The folk on Waltons Mountain gather at the Walton home to hear a very important radio announcement. President Truman announces to the USA that Japan has finally surrendered. Amid the celebrations, the phone rings. It is Ben to let Cindy know he is alive and coming home.

Written by Marion Hargrove; directed by Bernard McEveety.

Guests: Joe Conley (Ike Godsey), Ronnie Claire Edwards (Corabeth), Leslie Winston (Cindy), Peggy Rea (Rose), Robert Wightman (John Boy), Lisa Harrison (Toni), Tony Becker (Drew), Helen Kleeb (Miss Mamie), Mary Jackson (Miss Emily), Jordon Suffin (Norman), Sab Shimono (Corporal Kiyono), James Saito (Sergeant), Walker Edminston (Radio Announcer 1), Bud Hiestand (Radio Announcer 2).

The Move (First aired January 15th, 1981)

Ben returns home and excitedly makes plans with Cindy about their new future together. He has decided that he will go to college and train to become an engineer. With Ben's imminent return though, John has been making plans of his own, wishing to make Ben a partner in the mill. He is disappointed with Ben's decision, but will not stand in his way. However Ben is forced to rethink his decision when Olivia has a relapse of T.B. forcing her to go to Arizona for further recuperation. John feels that if Ben is not interested in working at the mill, then he will sell it as he wishes to go with Olivia to Arizona. Ben decides that he would rather put his own plans on hold rather than have his father sell the mill, feeling that they would lose a part of their heritage if the mill was sold.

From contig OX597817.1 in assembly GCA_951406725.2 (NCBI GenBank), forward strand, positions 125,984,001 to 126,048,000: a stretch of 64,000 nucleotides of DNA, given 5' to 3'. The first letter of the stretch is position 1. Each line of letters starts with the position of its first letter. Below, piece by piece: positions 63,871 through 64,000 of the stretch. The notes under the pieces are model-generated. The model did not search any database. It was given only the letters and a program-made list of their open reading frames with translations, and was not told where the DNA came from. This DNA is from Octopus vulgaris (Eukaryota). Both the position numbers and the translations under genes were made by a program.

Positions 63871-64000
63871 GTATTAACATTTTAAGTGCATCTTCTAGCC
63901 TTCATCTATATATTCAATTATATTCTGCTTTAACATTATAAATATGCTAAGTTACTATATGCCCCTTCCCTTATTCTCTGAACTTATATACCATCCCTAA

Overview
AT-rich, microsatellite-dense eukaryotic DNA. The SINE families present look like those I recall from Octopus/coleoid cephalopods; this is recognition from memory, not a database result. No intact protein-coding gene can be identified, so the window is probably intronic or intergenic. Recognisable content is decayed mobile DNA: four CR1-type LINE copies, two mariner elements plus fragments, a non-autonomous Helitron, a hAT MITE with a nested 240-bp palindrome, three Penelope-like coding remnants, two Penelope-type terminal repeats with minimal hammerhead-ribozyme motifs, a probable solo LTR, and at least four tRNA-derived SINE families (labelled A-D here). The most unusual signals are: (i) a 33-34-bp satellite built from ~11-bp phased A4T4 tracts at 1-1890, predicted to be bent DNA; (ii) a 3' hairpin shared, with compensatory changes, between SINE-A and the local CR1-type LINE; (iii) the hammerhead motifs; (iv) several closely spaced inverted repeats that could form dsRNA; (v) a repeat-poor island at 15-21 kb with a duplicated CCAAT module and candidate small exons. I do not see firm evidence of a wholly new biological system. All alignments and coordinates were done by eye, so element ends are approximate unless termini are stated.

Cindy's father also makes an appearance in this episode when he comes to visit.

Written by Kathleen Hite; directed by Harvey Laidman.

Guests: Joe Conley (Ike Godsey), Ronnie Claire Edwards (Corabeth), Leslie Winston (Cindy), Peggy Rea (Rose), Claire and Elizabeth Schoene (Virginia), Helen Kleeb (Miss Mamie), Mary Jackson (Miss Emily), Dan Frazer (Colonel Henry Brunson), Lewis Arquette (J.D. Pickett), Ed Couppee (Captain Bennett), Len Wayland (Mr. Gentry), Jerold Pearson (Sailor).

NOTE: This would be Ralph Waite's final appearance in the series, although he returned during the television movies of 1982 and the 1990's.

The Whirlwind (First aired 22nd January, 1981)

We first meet Arlington Wescott Jones 111 when he stops his "lemon" of a car and picks up Jim Bob, who is heading home. Jim Bob tells him that the road they are on will lead him to Waltons Mountain, but as they are going down the hill, Jonesy realises that the brakes are failing, and they can't stop. Mary Ellen and Jason are in a car coming the opposite way, and when they see Jonesy's lemon is having trouble, and that Jim Bob is in it, they turn around, only to find that it has crashed. Jim Bob climbs out unhurt, but Jonesy is not so lucky, and passes out as soon as he climbs out of the car. They take him back to the house, where Mary Ellen begins to patch him up.